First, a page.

One of the first steps to understanding Search Engine Optimization is to understand the search engines themselves. If you’re familiar with what you’re up against, then you can have a better understanding of how to be successful.
Think of it in terms of a football, baseball, or any sports teams. If you go into a game without studying your opponent, then you won’t have a gameplan. If you don’t have a gameplan, you probably won’t win. However, if you study your opponent and have a gameplan, you’re far more likely to win.
Now I’m no programmer, so I won’t get into the Y = X + Q divided by Z times X is the estimated totally monthly search blah blah blah you get the picture. What I will try to do is give you a brief overview of the process in which search engines retrieve information, store it, and serve up the results.
Crawling the Web
Each search engine has its own automated web program called a “webcrawler or “web spider”. The main purpose of the web spider is to crawl web pages, read and collect the content, and follow the links (both internal and external).
Basically, they crawl the web from link to link to link (Hence, the process is called webcrawling or spidering). They serve many functions, but they are mainly used to create a copy of all the visited pages for later processing by a search engine that will index the downloaded pages to provide fast searches.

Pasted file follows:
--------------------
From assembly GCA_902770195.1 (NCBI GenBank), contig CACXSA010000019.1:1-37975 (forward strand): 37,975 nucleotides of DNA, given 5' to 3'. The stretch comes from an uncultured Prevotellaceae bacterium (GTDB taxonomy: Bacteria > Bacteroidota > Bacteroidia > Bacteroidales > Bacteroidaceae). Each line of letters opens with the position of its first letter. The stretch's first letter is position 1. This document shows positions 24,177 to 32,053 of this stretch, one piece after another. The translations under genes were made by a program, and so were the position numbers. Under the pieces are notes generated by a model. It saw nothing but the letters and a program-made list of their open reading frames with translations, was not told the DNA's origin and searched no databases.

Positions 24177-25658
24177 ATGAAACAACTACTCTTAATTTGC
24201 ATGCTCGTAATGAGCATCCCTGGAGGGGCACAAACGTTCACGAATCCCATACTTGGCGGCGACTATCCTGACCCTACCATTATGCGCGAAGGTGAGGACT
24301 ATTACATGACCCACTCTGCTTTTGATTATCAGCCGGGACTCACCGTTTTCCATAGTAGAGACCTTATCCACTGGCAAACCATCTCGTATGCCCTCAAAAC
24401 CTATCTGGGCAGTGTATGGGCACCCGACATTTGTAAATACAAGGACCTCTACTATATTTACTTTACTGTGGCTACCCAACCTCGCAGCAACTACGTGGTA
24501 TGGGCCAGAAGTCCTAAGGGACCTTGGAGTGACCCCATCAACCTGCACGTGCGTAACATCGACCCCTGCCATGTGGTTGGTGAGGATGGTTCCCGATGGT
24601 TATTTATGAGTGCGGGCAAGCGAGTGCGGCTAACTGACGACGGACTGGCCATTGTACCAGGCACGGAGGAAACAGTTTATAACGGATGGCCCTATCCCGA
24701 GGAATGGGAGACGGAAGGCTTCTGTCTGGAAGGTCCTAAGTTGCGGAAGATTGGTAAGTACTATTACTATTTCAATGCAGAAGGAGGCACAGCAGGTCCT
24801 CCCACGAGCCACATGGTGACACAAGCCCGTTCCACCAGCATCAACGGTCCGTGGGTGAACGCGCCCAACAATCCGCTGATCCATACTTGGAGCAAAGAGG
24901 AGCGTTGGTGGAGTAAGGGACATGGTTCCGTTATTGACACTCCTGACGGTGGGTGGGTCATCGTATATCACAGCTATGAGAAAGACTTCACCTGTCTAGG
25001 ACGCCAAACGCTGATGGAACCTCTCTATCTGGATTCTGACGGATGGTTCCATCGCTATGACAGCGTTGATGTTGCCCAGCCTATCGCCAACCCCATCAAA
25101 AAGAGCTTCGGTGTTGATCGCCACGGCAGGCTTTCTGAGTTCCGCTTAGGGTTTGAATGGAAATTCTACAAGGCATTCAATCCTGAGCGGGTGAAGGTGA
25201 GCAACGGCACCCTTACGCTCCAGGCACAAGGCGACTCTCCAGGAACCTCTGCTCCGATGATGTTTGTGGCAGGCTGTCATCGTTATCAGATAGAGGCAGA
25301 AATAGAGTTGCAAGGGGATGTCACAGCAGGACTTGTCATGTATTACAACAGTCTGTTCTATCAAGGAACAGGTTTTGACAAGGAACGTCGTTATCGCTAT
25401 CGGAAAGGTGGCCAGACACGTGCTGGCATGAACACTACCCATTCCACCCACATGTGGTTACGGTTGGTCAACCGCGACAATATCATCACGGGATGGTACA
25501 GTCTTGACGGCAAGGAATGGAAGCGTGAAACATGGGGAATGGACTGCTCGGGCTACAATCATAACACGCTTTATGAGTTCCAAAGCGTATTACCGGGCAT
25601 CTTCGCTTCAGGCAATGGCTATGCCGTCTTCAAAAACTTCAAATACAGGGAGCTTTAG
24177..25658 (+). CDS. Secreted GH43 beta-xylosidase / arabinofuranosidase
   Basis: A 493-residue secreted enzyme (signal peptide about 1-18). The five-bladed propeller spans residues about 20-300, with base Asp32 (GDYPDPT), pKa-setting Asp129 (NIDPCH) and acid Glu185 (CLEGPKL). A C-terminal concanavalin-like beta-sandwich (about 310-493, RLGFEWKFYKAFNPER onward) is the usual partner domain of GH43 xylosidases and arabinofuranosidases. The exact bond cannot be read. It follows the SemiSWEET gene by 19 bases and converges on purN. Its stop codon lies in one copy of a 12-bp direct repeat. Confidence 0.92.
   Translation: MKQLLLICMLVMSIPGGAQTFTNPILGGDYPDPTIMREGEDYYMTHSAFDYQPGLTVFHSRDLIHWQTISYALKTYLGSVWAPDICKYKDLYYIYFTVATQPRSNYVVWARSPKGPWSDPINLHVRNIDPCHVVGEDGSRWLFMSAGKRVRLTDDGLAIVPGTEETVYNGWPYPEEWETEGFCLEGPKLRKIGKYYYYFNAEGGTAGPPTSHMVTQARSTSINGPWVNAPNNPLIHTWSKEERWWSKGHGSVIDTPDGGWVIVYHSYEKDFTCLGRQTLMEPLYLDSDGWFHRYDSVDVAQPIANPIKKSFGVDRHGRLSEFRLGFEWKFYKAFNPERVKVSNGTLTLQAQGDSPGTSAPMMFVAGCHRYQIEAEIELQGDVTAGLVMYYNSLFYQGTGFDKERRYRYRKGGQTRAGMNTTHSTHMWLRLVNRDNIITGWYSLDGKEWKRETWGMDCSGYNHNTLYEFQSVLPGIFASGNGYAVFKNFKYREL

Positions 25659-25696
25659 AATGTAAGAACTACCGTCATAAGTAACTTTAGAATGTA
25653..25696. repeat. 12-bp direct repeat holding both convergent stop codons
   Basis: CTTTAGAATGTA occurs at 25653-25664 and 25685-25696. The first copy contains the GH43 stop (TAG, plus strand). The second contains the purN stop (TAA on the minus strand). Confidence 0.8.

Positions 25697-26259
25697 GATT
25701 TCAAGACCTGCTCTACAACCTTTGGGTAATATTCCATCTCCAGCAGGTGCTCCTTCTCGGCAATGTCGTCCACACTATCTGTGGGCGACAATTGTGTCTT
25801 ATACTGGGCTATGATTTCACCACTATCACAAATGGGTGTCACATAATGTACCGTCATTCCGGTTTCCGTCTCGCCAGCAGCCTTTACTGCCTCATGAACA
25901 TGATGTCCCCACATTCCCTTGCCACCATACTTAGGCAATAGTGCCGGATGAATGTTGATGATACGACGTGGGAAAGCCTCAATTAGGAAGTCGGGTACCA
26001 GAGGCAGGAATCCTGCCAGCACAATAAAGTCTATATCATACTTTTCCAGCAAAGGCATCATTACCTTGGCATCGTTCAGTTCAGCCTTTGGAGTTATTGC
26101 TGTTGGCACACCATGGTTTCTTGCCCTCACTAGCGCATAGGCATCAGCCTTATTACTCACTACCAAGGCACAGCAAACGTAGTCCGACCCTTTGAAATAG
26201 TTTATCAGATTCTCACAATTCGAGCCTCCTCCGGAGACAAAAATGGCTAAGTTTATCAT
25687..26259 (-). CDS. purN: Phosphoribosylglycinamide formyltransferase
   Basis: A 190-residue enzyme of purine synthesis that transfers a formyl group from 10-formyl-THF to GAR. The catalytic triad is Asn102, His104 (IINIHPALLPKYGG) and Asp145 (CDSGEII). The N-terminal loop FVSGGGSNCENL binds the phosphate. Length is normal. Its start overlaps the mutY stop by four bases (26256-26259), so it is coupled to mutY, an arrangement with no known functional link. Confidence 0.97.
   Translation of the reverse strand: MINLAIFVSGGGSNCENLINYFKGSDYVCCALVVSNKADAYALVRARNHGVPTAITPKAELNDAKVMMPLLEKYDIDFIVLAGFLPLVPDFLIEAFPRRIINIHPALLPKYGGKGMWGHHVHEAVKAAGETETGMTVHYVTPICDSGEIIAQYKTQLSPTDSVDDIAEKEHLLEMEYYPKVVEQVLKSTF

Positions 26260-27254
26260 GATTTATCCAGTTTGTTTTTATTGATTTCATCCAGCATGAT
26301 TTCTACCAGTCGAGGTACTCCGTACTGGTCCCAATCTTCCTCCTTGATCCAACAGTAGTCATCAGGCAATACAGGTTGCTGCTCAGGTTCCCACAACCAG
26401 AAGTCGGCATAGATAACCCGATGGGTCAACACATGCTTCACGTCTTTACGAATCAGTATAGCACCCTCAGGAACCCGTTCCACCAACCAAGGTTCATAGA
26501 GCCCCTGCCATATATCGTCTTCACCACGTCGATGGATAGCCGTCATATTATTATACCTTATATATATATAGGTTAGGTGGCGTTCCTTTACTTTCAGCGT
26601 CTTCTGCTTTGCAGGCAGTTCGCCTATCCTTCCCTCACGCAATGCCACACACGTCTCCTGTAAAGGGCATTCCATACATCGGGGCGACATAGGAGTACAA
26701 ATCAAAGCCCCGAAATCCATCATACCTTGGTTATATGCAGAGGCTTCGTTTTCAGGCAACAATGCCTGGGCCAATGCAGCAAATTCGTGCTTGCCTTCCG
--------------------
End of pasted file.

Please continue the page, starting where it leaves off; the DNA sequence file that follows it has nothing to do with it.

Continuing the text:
Indexing the Web
Once a site has been crawled, the spider collects all the webpages and brings them back to the search engine’s index. The search engine index is a giant database that stores all of the documents that are collected by the spiders.
This index needs to be tightly managed so that requests which must search and sort BILLIONS of documents can be completed in fractions of a second.
Processing Search Queries
Search engines literally receive millions of web search queries every single day. When a search engine receives a query, it retrieves from its index all documents that match the query, and then sorts them by relevance.
In addition to normal search queries, there are several other methods of search called “Operators” that can help a searcher narrow their search. These include:
- Phrase Search (“”)…[“Alexander Bell”].
- Site Search (site:)…[site:www.yoursite.com]
- Excluding Terms (-)…[ jaguar -cars -football -os ]
- Fill in the Blanks (*)…[ Obama voted * on the * bill ]
- Search exactly as is (+)…[+child care]
- The OR operator…[Cleveland Browns 1987 OR 1988]
- more Operators…
Once the search engine has determined which results are a match for the query, it must sort the pages. So, just how do they sort their results?
- Webpagess are sorted according to a number of factors that are determined by the search engine algorithm (a mathematical equation commonly used for sorting).
- The search engine runs calculations on each of the results to determine which is most relevant to the given query.
- Search engines then sort the pages in the Search Engine Results Pages (SERPs) in order from Most to Least Relevant so that users can make a choice about which to select.
And that my friends is how search engines work in Lehman’s terms. Hope this helps and have a good one!